Into Another 2, 2018. Video. 1:18 minutes.

OPP: Who is the Venus of White River National Forest (2018)? What do you want viewers to understand about her? 

AI: The narrative of Venus of White River National Forest was developed right after I moved back to Colorado after spending over a decade on the East Coast. Being back out West—Colorado as the “West” is debatable to some—I started to seriously think about my relationship to the mountains, the Rockies in particular, and my relationship with pioneer history as a bi-racial woman born in the Dominican Republic. I considered romantic notions of the West and how they are currently appropriated. I began working through these thoughts by deconstructing imagery of western landscapes, after which I developed a Venus narrative that disrupted those initial notions. The Venus of White River National Forest is a blob of brown woman. She is agile, eats well and knows the land. Sometimes she is tracked and hunted. Most importantly, she can teleport to another dimension whenever she wants and has many homes.

Jane, 2017. Video Still 1

OPP: How is she different than the woman of Woman and Landscape (2013) or Jane (2013)?

AI: Jane was one of the first times I’ve dealt with landscape. Up to that point I was doing a lot of performance videos in which I would investigate every day tropes and how the façade of those tropes would work their way into our identities. I am very interested in romance, and I had just read the novel Jane Eyre and subsequently watched the movie. In my video, Jane, I wanted to create an extremely vulnerable and desperate situation for a young lady who obviously just got her heart ripped out. I thought the vastness of the Alaskan landscape would add to her desperation and foolishness. 

The series Woman in Landscape began with me taking a lot of road trips across North America. On the open road, looking out the window, I began to envision a being that could traverse the entire country in just a few steps. Stilts were made so that I would be hovering in the shot. This piece turned out different than what I initially sketched out and the series was much more about the performance than the narrative. It was about pushing my body physically, balancing on stilts on the uneven terrain of various American deserts. 

Venus of White River National Forest is different than the other characters because the narrative is a more personal interpretation of my relationship with the Western Landscape. I was also trying to offer a more magical being that is more comfortable in her surroundings.

You Can't Tell Anyone, Ever, 2013. Video still.

OPP: Some works are comedic while others are contemplative. How does ☮2U4URAQTπ (2013) relate to the recent landscape video work?

AI: ☮2U4URAQTπ seems to be the outlier, but for me it always seems to cover the basics of what I am trying to get at in my work: searching for what informs my identity while being sarcastic. I think the series ☮2U4URAQTπ relates to my most recent work because middle school individuality is just as absurd as twirling around in a forest in a suit made with dozens of breasts. I love the absurd and enjoy making absurd work because it can often reveal the most truth.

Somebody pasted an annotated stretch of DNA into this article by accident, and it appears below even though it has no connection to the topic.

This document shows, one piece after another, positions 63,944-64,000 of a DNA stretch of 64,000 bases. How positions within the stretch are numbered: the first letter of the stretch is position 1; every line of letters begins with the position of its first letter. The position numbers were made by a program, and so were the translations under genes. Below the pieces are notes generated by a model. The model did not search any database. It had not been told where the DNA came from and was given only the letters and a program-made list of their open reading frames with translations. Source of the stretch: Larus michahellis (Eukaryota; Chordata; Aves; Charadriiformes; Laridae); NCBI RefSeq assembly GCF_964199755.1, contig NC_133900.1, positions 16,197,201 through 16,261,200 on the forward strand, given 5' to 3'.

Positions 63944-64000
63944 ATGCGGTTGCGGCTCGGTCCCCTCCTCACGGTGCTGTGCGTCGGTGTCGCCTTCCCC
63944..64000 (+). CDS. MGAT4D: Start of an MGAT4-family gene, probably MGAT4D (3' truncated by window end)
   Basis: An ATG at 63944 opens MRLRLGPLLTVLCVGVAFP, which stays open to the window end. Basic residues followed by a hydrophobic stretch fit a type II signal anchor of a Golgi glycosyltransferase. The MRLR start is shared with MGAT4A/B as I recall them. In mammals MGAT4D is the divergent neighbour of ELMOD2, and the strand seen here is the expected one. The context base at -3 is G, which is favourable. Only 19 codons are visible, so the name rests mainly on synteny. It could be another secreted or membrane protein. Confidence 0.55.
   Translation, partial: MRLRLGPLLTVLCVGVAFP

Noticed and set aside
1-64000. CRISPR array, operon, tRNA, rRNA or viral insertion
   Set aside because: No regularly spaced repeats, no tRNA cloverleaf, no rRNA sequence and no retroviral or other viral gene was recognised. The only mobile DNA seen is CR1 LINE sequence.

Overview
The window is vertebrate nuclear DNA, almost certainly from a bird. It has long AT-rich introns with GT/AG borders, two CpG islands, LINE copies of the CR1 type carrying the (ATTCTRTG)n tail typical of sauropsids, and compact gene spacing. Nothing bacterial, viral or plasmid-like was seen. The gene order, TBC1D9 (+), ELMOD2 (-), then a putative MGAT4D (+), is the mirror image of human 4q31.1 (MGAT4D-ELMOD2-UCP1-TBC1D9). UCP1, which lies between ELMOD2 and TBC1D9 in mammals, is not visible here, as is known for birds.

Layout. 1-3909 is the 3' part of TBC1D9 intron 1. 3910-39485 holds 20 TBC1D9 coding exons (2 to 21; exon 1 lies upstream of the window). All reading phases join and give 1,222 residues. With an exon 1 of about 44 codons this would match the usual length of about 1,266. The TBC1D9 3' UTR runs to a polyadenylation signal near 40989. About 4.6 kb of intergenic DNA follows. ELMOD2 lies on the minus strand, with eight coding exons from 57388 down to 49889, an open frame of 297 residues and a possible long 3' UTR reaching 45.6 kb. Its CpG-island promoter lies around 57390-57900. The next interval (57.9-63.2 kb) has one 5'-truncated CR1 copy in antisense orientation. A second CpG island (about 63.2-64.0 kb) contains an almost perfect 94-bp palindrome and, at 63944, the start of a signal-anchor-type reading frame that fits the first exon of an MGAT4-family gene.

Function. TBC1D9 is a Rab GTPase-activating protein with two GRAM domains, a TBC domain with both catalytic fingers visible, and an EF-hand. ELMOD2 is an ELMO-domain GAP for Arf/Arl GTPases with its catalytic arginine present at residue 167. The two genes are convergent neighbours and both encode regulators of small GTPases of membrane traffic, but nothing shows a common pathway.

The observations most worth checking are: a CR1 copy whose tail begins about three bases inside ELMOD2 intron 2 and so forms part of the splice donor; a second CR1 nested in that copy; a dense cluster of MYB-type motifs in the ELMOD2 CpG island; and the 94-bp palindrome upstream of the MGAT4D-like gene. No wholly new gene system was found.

PLAY, 2015. Installation view of exhibition with Zac Willis.

OPP: Tell us about your ongoing collaboration with artist Zac Willis. I’m specifically interested in the Competition series. You are seriously funny in the various Challenge Videos!

AI: Ha! Yes, I love my collaboration pieces with Zac. We began making collaborative work in 2013 and since then have made many exhibitions, curated shows and recorded a yearlong podcast. Zac is one of my best friends, and he’s also a great artist who has many contrasting approaches to making work. He is an obsessive documentarian and an unbelievable craftsman.The inspiration for the Competition Series came from the fact that we are both very competitive in nature. What we found interesting was how familiar the rhetoric about winning, losing, giving it your all, and of course, the fans felt when comparing it to our art practices. Natural correlations were made between the competitive nature of art world communities and our performance of these various obnoxious physical feats. For us, the work really came together when we put the Competition Series in an art gallery setting. We transformed the gallery into our own personal trophy room. We filled space with promotional posters, prized competition relics and video of each competition. Zac and I are currently planning another series. I will most likely win. 

PLAY, 2015. Installation view of exhibition with Zac Willis.

OPP: You have a two-person with Marie Lou Desmeules opening on September 30, 2019 at Anderson Ranch Gallery. What can viewers expect to see in Clone Corrupt

AI: Marie Lou is a French-Canadian artist living and working in Barcelona, Spain. We met a few years ago when were both resident artists at Anderson Ranch in Colorado. Marie Lou’s process is unique in that she uses people as a medium, along with paints, wigs and other materials, to appropriate well know iconic figures. The results from this process are eerie and it brings up many questions around of the performative nature of the human condition and the role icons play in our daily lives. She has been making crazy new videos and this work will be shown alongside my new installation work in an exhibition we titled Clone Corrupt. For my portion of the exhibit, I will be combining my new video work with overlapping altered projections of the same footage. The installation Among the Multitudes will be repeating, growing and shrinking suggesting congruent doorways and replicating dimensions.